And then it's kind of always just keeping your ear to the ground. I read fashion blogs and magazines, international blogs obviously, and talk to people. When you travel, a lot of people will be like, "Have you heard of this brand?" So it's a constant process.
Because these are all international brands, are you ever pushed to support local business, like the Made in NY or Made in USA movement? And how do you feel about that?
That's an interesting question. We haven't ever gotten backlash, but I've noticed that there definitely is a movement. There's no political statement here—it was just my own passion. So in that sense, I feel like we're just doing something completely different. There's a lot of stores that specialize in New York designers, or they want stuff that's made in the US, and we source things from so many different countries.
A lot of times, we work with countries that basically never sell to the U.S., like Brazil. Their fashion presence here is so small, so they're so excited to get something in the U.S. And they produced in Brazil, which is actually more expensive to produce there than it is to produce here. So I guess we just support different international markets rather than just the U.S.
Do you lean toward younger, international designers as opposed to bigger brands that aren't around in the U.S.?
It's been both. I actually get sponsored, as a buyer, by a lot of these countries to go to their fashion weeks, which means they'll pay for me to go out there and meet their designers, both big brands and small brands. Of course, France won't sponsor me, because they do enough trade with the U.S. But I've been sponsored by Korea, Brazil, Germany, and Portugal.
When I go there, it's definitely a mixture. There's some really great smaller artisans that sell handmade jewelry, but you can only import five pieces of each thing, because they're hand-making this stuff. A lot of times, we'll bring in bigger brands. There's a lot of challenges when you work with someone who can't produce even 100 pieces of a dress.
We're always looking, and we're always trying new brands. We're always open to working with different countries. We hit different hurdles—it's not always financially feasible for us to bring something in if it has to be so, so extremely expensive, but we're always trying.
Who are some of your favorite designers and pieces in the store right now?
Gat Rimon from France is one of my favorites. Another brand that we have is Bonsui from the UK. It definitely has an English sense of style, a little more feminine. We have a lot of Australian brands in right now. One of my favorite pieces is this chambray shirt with neon detail.
For gifts, we got some really fun things in recently, like a French hand sanitizer that smells really nice. It's a really good gift because people are so into hand sanitizers, but they usually smell really bad. There's a Portuguese toothpaste that we just got in, which is funny. We just got all these bags in from Mexico—I like that they're from less traditional Mexican fabric. And these really cute gold charms from Chain Gang we brought in from Berlin. They've been really great for the holidays.
So between your location and the brands you carry, what kind of customers do you draw in here?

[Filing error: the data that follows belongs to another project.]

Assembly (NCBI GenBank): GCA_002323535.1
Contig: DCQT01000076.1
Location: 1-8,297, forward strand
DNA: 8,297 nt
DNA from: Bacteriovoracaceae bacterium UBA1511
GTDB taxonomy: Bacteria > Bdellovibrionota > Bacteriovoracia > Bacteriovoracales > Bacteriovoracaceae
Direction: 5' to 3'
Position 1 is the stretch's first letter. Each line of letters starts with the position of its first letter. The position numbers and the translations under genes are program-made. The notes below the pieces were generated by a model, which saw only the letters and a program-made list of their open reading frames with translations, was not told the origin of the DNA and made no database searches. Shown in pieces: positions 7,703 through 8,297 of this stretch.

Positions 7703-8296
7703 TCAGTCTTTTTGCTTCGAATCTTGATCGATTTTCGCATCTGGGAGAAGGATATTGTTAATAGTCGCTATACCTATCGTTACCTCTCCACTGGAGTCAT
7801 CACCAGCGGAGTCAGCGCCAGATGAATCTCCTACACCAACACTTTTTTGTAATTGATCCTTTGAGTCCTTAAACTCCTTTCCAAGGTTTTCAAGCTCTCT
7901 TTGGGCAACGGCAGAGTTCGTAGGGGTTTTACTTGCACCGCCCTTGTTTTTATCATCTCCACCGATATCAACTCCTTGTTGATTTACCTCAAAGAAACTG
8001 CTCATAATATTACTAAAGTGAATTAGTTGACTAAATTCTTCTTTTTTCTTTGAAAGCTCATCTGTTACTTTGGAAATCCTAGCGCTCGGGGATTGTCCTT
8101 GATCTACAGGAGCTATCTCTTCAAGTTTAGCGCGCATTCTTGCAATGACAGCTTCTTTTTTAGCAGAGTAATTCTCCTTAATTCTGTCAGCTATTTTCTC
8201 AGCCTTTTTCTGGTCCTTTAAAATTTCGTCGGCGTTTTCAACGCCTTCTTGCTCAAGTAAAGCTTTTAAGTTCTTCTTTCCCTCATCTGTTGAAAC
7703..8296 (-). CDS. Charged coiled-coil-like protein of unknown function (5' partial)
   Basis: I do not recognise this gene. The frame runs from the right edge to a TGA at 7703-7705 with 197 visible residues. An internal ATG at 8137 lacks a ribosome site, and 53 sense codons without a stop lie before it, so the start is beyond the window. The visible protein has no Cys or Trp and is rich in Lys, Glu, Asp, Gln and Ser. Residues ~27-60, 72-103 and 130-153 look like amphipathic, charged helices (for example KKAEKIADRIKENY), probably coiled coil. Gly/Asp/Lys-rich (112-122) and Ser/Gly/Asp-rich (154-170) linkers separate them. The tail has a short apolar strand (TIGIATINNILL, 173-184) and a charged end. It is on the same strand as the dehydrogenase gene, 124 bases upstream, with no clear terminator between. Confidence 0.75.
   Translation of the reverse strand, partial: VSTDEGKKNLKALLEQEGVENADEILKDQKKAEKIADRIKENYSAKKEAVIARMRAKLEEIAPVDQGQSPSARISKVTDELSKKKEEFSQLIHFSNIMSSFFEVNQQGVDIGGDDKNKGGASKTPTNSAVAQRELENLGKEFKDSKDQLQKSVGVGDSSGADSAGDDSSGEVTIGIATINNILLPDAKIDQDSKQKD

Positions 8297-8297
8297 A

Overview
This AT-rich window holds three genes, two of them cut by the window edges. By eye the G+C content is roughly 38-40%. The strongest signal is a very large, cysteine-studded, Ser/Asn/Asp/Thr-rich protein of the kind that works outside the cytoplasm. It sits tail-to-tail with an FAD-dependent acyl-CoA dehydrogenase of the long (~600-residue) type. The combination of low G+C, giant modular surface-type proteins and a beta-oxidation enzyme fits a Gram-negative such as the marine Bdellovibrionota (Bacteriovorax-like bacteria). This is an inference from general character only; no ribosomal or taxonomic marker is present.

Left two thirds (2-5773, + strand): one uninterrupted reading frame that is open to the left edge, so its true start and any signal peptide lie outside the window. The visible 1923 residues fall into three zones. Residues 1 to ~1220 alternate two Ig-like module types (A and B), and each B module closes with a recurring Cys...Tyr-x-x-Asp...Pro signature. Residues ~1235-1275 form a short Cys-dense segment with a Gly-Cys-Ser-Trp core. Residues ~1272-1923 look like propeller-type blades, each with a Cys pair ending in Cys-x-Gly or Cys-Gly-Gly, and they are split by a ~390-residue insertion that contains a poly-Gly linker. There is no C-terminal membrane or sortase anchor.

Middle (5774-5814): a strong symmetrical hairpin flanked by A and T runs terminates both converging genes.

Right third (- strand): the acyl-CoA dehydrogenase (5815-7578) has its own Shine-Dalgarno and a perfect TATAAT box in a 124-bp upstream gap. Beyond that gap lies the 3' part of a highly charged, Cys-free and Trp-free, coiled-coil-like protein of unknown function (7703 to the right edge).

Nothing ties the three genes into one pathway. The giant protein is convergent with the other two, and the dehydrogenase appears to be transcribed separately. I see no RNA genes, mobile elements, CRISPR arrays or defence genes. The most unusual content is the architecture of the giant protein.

Being in Nolita, we unintentionally draw a very big tourist crowd, which is great for us because then we can always tell what economy is doing well based on who comes in. And then, of course, we have our core customers, and Nolita is interesting because it's a very specific environment. The people who live here are usually creative and young and have a lot of disposable income. One of our best clients is a music lawyer. There's a lot of models that shop here, but we also get moms. Another one of our best clients is in her 80s. She lived on Bowery for 30 years, and she just left with her boyfriend for Argentina!
What is the price point you aim for?
We're on the same street as Rag + Bone. Their boots are like $600, and our boots are under $100. And that's really important to me because I don't spend that much money on stuff. Our price point is under $300 retail, which in this neighborhood is not that common. I know that other people in the country are like, "That's expensive!" And yeah, it is, but in this neighborhood, we're 40% less.
Would you ever want to open another boutique?
Yeah. It's always something that I've kept my eye out for. It's just totally opportunistic—in New York City, it's all about the location and the space. If there's nothing good available, then you're just going to shoot yourself in the foot. Recently, I've been looking at Williamsburg. I wish I had gotten in it a little bit earlier, because right now it's hitting the ceiling. The last time I looked was 2009, and now it's just ridiculous compared to what I pay here. So we won't be on Bedford anytime soon.
But there will be another Babel Fair. It's just something that depends on the timing and the space and what comes up. I wish there was another recession … just kidding!
And you would definitely keep this space?
I'll keep this space forever, until I die.
Okay, time for the lightning round: 8am or 8pm?
Beer or wine?
Whiskey or tequila?
Beach or mountains?
Cats or dogs?
Neither! I'm not really a pet person.
Favorite vacation destination?
Favorite neighborhood lunchtime spot?
Favorite happy hour spot?
I don't think I have anything for that! I haven't been to a happy hour in literally five years [because I'm always working].
Rap or country?
Scandal or Homeland?